Right around now, I start perusing seed catalogs. Hoodwinked by their cunning advertising and false optimism, I invest embarrassing amounts of money in heirloom seeds and empty hope. Then I basically hold a family board meeting during which I present my case for The Best Gardening Year with a color-coded planting schedule and map.
They humor me with nods and sometimes even pick out some wacky tomato we ought to attempt. When I leave the room with my row plans and tiny sketches of beets and kohlrabi, I know they turn to each other and have a different conversation about stocking up on Kleenex and sympathy for the inevitable catastrophes that will strike.
I think I get a little smarter every year, but the varmints seem to intellectually evolve just a little faster. One year the ground squirrels will ruin me, the next it’s the aphids, and then it’s some hot weeks and my poor time investment.
It starts with the 800 or so seedlings I put in my greenhouse. Only my greenhouse is like a Dutch oven and it stunts their growth or scorches them in a matter of minutes. Those that have survived my overwatering or underwatering rhythm will then be faced with the challenge of transplantation. This is where only the most robust varieties of evolutionary stubbornness prevail. And radishes, of course.
This year, I figured I’d save myself some heartache and a solid work week by simply purchasing some starts from people who know what they are doing. I do this every year, only sometime in June after Mother Nature, free-loading wildlife and poor gardening acumen have killed off everything but the bracken. This ought to reduce my budget significantly.
I also need to learn how to reduce the number of things I do, particularly the failures. Mostly so I can do more things. There is a certain level of things I must always be maintaining. God forbid I ever had a moment when I was not oppressed and overwhelmed by my to-do list. I may end up napping.
Like many things in life, I have approached my oversized garden with oversized goals and dreamy fantasies of hallelujah vegetables, not to mention the omnipotence of self-sustenance. By now, we know that I couldn’t survive a month without coffee bean imports and those grease-stained bags of whole-roasted chickens. I might as well just embrace it.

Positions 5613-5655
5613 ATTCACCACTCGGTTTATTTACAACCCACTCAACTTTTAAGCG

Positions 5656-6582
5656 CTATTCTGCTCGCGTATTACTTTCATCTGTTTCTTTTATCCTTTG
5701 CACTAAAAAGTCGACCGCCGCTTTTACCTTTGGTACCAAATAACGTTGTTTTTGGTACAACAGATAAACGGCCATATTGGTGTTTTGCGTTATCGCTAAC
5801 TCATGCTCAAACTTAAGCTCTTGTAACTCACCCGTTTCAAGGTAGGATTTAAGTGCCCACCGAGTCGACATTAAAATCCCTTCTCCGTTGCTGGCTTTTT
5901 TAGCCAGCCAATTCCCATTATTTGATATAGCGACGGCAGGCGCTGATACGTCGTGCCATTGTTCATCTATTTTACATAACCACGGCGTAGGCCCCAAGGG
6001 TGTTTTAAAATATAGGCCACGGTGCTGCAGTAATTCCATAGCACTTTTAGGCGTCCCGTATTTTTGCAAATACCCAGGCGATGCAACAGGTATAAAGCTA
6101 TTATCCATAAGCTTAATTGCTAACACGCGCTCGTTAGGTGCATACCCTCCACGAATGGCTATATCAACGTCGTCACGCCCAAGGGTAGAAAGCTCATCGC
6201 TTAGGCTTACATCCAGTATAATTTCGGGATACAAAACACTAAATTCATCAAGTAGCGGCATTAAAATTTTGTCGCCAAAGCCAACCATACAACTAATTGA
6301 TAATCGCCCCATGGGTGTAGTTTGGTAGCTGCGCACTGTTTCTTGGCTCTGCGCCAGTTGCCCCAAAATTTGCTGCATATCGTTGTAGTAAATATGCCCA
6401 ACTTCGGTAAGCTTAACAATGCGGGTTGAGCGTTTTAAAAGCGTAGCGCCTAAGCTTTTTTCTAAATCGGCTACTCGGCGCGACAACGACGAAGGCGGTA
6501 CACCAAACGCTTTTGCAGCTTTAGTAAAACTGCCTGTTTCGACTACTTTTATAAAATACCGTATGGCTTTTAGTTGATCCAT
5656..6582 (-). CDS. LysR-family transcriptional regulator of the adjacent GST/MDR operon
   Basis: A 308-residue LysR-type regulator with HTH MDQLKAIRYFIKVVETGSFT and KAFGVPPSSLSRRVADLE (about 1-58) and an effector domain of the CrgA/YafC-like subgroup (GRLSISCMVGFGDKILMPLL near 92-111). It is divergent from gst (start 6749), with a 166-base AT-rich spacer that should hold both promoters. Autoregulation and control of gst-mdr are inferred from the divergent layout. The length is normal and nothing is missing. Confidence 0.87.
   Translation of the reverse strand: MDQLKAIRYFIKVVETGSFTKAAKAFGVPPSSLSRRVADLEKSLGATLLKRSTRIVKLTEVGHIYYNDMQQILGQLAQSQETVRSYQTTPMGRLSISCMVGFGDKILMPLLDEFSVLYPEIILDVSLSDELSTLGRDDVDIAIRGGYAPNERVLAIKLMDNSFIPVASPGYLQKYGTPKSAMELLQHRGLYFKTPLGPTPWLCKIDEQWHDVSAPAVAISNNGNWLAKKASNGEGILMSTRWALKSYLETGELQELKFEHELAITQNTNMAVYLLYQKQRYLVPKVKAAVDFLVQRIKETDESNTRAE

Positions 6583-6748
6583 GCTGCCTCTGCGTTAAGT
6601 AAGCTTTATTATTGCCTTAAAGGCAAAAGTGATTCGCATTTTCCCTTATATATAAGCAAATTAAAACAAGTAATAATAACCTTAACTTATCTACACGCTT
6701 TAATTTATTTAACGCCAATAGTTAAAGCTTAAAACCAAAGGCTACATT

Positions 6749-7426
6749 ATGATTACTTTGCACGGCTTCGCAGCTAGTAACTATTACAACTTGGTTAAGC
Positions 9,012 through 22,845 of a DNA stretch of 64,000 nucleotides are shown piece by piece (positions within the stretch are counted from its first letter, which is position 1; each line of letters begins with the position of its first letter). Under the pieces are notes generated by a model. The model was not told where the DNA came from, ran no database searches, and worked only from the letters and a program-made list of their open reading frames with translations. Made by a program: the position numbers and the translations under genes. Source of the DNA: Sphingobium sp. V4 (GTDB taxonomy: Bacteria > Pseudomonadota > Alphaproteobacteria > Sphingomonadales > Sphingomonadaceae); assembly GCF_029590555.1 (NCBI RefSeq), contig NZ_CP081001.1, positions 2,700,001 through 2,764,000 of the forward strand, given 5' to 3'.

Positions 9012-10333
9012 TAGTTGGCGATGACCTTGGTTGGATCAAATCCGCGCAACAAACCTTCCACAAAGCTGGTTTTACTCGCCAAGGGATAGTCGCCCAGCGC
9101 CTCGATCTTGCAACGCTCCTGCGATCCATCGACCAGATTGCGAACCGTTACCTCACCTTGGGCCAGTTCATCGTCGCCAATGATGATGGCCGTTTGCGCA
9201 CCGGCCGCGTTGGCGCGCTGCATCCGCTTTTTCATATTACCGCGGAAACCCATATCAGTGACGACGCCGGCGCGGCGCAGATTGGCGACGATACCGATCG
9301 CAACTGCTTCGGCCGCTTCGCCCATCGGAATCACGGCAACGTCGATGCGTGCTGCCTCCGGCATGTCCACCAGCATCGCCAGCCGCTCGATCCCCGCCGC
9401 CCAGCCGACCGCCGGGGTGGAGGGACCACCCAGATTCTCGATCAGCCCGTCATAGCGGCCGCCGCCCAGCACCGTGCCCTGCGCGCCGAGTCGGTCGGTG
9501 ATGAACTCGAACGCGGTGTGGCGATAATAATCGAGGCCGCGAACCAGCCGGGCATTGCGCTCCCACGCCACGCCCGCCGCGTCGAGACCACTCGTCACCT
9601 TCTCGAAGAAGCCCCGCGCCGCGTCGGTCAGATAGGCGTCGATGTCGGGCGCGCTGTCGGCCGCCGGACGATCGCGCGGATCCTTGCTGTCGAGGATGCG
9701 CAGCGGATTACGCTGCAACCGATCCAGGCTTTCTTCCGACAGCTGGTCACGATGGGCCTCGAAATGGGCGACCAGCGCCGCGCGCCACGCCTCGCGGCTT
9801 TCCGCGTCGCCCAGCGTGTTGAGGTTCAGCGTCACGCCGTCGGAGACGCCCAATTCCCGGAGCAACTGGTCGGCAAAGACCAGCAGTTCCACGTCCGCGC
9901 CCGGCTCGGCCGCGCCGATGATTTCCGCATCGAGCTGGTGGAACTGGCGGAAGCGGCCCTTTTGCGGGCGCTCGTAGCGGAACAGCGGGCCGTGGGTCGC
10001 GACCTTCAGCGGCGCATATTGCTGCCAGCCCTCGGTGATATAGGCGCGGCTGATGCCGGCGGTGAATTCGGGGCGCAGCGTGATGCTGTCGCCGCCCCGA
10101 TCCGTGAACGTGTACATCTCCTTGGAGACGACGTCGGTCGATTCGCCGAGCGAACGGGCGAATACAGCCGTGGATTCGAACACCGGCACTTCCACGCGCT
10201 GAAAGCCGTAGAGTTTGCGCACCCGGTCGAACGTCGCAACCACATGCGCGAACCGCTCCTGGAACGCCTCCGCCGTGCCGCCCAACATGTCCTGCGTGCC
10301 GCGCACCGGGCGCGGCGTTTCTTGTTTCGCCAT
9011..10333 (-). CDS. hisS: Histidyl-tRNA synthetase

By getting chickens, of course.
Every time I concoct some genius idea that is going to relieve me of pressure and simplify my life, or at least reduce my sense of defeat, I am compelled to fill that open space with a new challenge. Thankfully, my husband knows this and has mastered the art of what I call “supportive discouragement.”
It goes something like this:
“I think we should get chickens. And fainting goats.”
“I like eggs. How are you going to build the coop?” husband asks.
Obviously, I thought the whole reason I had a husband was to answer all those questions for me. Confused and disoriented, I respond.
“I could totally build a coop. Out of a barrel! I saw it in Mother Earth News!”
“Yes, honey, you can do anything you put your mind to.”
His ability to avoid putting his mind to my grand schemes is impressive if not downright cunning. Also, he never forgets to buy eggs when he is grocery shopping, because he knows if he did, I’d drive to the co-op and solve the problem with a dozen chicks.
And the owls and coyotes would probably eat them before they ever laid a single egg.
Like childbirth, I forget the misery and these things never seem to deter me from trying again or trying differently. Gardening and homesteading require a kind of inherent resilience (and naivete) that I most certainly possess. My hope is that these qualities will eventually prevail and I may someday at least get to enjoy a zucchini that cost me 40 hours of work and $40 of starts.
The dream of celebrating that meal is what keeps me going. I know I’ll proudly present it on the kitchen counter with a smug grin.
“How’s that dinner tasting?” I’ll ask my husband. Before he can even answer, I’ll be trying to convince him to let me raise bison.
Ammi Midstokke can be contacted at email@example.com
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